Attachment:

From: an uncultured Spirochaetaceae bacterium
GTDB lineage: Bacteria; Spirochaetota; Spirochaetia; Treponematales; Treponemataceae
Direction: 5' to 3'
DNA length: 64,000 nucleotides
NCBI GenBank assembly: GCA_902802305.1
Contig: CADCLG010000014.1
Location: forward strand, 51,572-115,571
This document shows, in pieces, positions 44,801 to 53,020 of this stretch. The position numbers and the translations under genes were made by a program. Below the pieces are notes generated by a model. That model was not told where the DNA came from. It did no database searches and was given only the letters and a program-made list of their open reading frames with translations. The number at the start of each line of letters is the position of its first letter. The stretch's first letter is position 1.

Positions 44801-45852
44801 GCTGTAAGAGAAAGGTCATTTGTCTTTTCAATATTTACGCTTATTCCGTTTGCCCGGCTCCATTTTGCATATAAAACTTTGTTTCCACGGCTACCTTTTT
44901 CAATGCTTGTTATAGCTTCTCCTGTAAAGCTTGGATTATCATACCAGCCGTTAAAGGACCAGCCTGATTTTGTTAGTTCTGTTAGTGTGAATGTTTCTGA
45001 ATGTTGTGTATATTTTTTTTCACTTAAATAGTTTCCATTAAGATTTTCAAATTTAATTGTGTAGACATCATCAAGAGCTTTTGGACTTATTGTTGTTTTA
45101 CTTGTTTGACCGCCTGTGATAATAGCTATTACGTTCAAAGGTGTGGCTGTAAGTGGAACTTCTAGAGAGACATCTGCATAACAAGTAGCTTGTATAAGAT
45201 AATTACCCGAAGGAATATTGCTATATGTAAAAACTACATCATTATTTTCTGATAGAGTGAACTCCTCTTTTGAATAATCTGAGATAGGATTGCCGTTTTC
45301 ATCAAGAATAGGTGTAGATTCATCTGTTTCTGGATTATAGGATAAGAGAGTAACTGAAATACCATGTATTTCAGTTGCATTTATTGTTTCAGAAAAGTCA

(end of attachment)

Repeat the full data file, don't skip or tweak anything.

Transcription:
From: an uncultured Spirochaetaceae bacterium
GTDB lineage: Bacteria; Spirochaetota; Spirochaetia; Treponematales; Treponemataceae
Direction: 5' to 3'
DNA length: 64,000 nucleotides
NCBI GenBank assembly: GCA_902802305.1
Contig: CADCLG010000014.1
Location: forward strand, 51,572-115,571
This document shows, in pieces, positions 44,801 to 53,020 of this stretch. The position numbers and the translations under genes were made by a program. Below the pieces are notes generated by a model. That model was not told where the DNA came from. It did no database searches and was given only the letters and a program-made list of their open reading frames with translations. The number at the start of each line of letters is the position of its first letter. The stretch's first letter is position 1.

Positions 44801-45852
44801 GCTGTAAGAGAAAGGTCATTTGTCTTTTCAATATTTACGCTTATTCCGTTTGCCCGGCTCCATTTTGCATATAAAACTTTGTTTCCACGGCTACCTTTTT
44901 CAATGCTTGTTATAGCTTCTCCTGTAAAGCTTGGATTATCATACCAGCCGTTAAAGGACCAGCCTGATTTTGTTAGTTCTGTTAGTGTGAATGTTTCTGA
45001 ATGTTGTGTATATTTTTTTTCACTTAAATAGTTTCCATTAAGATTTTCAAATTTAATTGTGTAGACATCATCAAGAGCTTTTGGACTTATTGTTGTTTTA
45101 CTTGTTTGACCGCCTGTGATAATAGCTATTACGTTCAAAGGTGTGGCTGTAAGTGGAACTTCTAGAGAGACATCTGCATAACAAGTAGCTTGTATAAGAT
45201 AATTACCCGAAGGAATATTGCTATATGTAAAAACTACATCATTATTTTCTGATAGAGTGAACTCCTCTTTTGAATAATCTGAGATAGGATTGCCGTTTTC
45301 ATCAAGAATAGGTGTAGATTCATCTGTTTCTGGATTATAGGATAAGAGAGTAACTGAAATACCATGTATTTCAGTTGCATTTATTGTTTCAGAAAAGTCA